can man its shatter'd splendour renovate, recall its virtues back, and vanquish Time and Fate ?

Yet are thy skies as blue, thy crags as wild ;
sweet are thy groves, and verdant are thy fields,
thine olive ripe as when Minerva smiled,
and still his honied wealth Hymettus yields;
there the blithe bee his fragrant fortress builds,
the freeborn wanderer of thy mountain-air ;
Apollo still thy long, long summer gilds,

still in his beam Mendeli's marbles glare ;
Art, Glory, Freedom fail, but Nature still is fair.

LORD BYRON

264

THE DEATH OF ASTROPHEL
BUT that immortall spirit, which was deckt

grace,
by soveraine choyce from th' hevenly quires select,
and lineally derived from Angels race,

O! what is now of it become aread ?

Ay me! can so divine a thing be dead ?
Ah! no: it is not dead, ne can it die,
but lives for aie in blissfull Paradise,
where like a new-borne babe it soft doth lie,
in bed of lillies wrapt in tender wise ;

and compast all about with roses sweet,

and daintie violets from head to feet. There thousand birds, all of celestiall brood, to him do sweetly caroll day and night ; and with straunge notes, of him well understood, lull him asleep in Angelick delight;

whilest in sweet dreame to him presented bee immortall beauties, which no eye may see.

E. SPENSER

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with garlands gay of various green ;
I praised the sea, whose ample field
shone glorious as a silver shield ;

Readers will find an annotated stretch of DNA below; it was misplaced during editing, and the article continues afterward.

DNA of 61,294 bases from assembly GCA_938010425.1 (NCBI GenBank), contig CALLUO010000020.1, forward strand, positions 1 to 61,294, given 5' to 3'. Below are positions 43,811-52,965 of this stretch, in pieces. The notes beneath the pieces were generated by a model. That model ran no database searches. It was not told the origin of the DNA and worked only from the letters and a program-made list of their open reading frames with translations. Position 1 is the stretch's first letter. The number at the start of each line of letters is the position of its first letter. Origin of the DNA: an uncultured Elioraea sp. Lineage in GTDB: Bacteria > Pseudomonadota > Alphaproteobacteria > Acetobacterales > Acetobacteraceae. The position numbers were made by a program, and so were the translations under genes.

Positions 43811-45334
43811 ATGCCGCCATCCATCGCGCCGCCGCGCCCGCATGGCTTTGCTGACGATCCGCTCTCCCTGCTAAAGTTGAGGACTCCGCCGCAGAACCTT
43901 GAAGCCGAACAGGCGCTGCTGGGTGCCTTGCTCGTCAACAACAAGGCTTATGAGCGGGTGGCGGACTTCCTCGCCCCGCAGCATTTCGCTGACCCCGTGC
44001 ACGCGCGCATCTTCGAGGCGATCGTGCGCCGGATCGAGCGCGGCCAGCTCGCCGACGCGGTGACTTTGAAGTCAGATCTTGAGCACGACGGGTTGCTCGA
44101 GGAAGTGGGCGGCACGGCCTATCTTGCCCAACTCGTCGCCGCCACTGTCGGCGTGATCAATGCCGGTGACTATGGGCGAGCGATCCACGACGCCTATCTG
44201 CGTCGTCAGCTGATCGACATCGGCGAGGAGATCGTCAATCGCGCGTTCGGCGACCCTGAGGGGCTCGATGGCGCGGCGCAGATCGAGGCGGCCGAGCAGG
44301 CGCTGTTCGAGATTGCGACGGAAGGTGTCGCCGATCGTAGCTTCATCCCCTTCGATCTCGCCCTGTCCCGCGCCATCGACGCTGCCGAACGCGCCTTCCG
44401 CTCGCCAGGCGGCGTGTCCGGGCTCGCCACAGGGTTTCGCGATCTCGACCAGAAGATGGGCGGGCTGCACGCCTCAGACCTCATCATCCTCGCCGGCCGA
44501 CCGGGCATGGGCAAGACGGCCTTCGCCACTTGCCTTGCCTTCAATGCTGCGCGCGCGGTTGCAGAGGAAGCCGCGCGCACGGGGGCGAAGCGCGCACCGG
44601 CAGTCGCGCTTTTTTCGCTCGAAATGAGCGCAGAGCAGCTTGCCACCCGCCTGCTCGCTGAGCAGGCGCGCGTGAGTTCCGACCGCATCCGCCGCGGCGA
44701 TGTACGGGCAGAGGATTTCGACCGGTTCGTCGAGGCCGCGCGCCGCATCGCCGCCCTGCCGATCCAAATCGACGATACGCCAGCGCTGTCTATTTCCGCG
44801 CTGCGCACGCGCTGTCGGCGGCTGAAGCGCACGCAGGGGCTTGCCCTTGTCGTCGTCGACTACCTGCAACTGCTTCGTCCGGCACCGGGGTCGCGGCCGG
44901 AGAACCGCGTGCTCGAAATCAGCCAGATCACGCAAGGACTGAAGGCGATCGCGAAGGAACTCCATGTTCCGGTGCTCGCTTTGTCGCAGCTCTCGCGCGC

and earth and ocean seem'd to say,
“Our beauties are but for a day.”
I praised the sun, whose chariot rolld
on wheels of amber and of gold;
I praised the moon, whose softer eye
gleam'd sweetly through the summer sky;
and moon and sun in answer said,
“Our days of light are numbered.”
O God! O good beyond compare!
if thus Thy meaner works are fair,
if thus Thy bounties gild the span
of ruin'd earth and sinful man,
how glorious must the mansion be,
where Thy redeem'd shall dwell with Thee !

R. HEBER 266

TO MY LORD OF LEICESTER

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OT that thy trees at Penshurst groan

oppressed with their timely load;
and seem to make their silent moan,

that their great Lord is now abroad:
they, to delight his taste or eye,
would spend themselves in fruit, and die.
Not that thy harmless deer repine,

and think themselves unjustly slain
by any other hand than thine,

whose arrows they would gladly stain: no, nor thy friends, which hold too dear that peace with France, which keeps thee there. All these are less than that great cause

which now exacts your presence here;
wherein there meet the divers laws

of public and domestic care:
for one bright Nymph our youth contends,
and on your prudent choice depends.

E. WALLER

267

HYMN TO DIANA

Q

UEEN and Huntress, chaste and fair,

now the sun is laid to sleep,
seated in thy silver chair,
state in wonted manner keep;

Hesperus entreats thy light,

goddess excellently bright.
Earth, let not thy envious shade

dare itself to interpose;
Cynthia's shining orb was made
heaven to clear when day did close:

bless us then with wished sight,

goddess excellently bright.
Lay thy bow of pearl apart

and thy crystal-shining quiver:
give unto the flying hart
space to breathe, how short soever:

thou that makest a day of night,
goddess excellently bright!

B. JONSON